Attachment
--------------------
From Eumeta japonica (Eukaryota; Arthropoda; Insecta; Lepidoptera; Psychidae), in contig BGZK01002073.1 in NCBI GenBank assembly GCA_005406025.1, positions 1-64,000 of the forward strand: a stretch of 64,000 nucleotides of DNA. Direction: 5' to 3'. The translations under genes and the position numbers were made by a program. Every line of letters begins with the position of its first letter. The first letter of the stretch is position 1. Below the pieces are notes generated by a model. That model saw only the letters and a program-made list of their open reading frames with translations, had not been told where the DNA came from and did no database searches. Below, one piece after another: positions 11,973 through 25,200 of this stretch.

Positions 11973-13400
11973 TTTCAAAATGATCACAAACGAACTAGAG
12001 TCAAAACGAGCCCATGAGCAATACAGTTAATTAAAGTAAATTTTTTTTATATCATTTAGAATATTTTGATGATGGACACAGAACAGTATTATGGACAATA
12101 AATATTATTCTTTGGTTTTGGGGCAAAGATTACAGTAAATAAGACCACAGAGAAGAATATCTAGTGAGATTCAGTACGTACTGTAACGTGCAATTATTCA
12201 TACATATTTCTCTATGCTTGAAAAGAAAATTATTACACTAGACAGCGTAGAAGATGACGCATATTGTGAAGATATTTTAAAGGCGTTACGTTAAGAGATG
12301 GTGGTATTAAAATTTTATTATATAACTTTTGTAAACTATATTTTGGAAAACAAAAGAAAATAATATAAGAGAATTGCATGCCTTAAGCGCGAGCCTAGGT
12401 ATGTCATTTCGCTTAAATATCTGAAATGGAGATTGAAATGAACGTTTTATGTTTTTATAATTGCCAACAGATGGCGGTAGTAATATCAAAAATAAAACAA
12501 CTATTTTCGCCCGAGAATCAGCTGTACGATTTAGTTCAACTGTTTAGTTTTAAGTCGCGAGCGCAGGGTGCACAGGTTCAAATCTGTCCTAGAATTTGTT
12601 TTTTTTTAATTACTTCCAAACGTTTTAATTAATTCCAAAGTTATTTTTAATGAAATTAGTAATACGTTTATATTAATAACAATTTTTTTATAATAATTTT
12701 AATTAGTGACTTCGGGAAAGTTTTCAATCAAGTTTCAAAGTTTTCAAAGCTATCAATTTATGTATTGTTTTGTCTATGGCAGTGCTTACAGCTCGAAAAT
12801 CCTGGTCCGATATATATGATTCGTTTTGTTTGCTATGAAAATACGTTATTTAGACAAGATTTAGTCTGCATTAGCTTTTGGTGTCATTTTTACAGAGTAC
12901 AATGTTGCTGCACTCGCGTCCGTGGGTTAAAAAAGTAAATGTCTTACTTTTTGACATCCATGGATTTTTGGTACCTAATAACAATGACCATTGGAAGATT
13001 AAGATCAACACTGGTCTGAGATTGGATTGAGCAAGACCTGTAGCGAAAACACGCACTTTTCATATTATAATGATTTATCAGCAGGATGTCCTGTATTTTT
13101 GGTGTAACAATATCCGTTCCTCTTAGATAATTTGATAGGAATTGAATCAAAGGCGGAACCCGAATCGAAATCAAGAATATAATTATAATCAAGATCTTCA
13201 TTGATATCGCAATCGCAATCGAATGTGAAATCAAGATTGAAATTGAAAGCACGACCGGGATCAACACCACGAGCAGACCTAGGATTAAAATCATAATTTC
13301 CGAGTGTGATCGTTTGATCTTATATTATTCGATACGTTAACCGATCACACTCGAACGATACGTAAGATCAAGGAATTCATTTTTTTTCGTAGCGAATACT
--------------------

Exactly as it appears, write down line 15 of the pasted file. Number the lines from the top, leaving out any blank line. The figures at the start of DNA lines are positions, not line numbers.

13101 GGTGTAACAATATCCGTTCCTCTTAGATAATTTGATAGGAATTGAATCAAAGGCGGAACCCGAATCGAAATCAAGAATATAATTATAATCAAGATCTTCA